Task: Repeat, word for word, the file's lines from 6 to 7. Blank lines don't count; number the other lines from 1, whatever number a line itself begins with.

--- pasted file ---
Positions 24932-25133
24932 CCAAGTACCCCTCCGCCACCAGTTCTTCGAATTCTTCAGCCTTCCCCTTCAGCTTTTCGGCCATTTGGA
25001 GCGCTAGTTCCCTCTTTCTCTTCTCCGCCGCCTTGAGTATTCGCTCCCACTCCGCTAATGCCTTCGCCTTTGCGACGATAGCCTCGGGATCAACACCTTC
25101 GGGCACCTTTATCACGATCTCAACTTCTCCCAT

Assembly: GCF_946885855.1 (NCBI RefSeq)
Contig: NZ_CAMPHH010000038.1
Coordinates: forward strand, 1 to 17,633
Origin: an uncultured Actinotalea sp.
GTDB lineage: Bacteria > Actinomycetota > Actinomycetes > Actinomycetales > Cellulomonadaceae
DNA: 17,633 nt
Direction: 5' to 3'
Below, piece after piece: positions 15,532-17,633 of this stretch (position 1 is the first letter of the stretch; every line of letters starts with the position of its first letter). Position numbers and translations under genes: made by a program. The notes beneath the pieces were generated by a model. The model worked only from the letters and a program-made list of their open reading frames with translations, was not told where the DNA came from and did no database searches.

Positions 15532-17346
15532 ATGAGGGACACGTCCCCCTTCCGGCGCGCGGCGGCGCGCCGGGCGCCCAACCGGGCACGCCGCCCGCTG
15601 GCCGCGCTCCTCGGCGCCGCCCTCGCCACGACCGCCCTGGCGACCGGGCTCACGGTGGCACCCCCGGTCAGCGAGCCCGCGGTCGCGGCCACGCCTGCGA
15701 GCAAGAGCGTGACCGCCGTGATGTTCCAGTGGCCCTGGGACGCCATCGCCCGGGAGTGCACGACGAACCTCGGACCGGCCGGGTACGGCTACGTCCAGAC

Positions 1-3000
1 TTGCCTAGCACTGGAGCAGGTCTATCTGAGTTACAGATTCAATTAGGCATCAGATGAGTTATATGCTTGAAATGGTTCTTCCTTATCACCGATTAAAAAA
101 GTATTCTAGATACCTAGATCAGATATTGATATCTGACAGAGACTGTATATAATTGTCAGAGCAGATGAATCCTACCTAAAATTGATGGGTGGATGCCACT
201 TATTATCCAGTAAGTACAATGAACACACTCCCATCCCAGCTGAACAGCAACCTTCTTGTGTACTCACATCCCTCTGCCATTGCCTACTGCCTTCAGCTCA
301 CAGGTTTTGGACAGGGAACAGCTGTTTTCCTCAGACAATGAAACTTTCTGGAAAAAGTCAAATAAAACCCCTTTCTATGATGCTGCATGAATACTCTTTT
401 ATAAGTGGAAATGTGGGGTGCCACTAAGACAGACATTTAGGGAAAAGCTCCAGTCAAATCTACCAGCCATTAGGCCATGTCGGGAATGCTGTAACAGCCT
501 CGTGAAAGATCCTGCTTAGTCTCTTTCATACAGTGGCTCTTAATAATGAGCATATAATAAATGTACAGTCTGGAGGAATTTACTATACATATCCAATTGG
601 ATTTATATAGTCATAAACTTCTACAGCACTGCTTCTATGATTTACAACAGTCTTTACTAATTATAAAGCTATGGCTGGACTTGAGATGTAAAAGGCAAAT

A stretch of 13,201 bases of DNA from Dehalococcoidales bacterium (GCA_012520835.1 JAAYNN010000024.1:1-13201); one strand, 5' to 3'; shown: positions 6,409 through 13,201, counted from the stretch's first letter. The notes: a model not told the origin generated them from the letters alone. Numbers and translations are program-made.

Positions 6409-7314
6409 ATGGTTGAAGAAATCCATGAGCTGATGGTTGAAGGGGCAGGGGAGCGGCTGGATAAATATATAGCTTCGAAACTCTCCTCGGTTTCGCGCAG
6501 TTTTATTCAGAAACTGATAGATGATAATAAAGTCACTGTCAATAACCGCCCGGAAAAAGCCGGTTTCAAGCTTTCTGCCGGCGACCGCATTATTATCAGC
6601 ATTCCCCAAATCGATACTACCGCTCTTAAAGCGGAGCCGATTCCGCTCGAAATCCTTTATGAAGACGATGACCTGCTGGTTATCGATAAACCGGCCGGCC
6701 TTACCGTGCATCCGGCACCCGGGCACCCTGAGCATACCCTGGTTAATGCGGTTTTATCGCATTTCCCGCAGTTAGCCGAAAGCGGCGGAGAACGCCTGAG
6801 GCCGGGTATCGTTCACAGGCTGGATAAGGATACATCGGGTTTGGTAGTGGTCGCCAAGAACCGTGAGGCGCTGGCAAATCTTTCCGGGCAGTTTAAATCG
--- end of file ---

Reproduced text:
Contig: NZ_CAMPHH010000038.1
Coordinates: forward strand, 1 to 17,633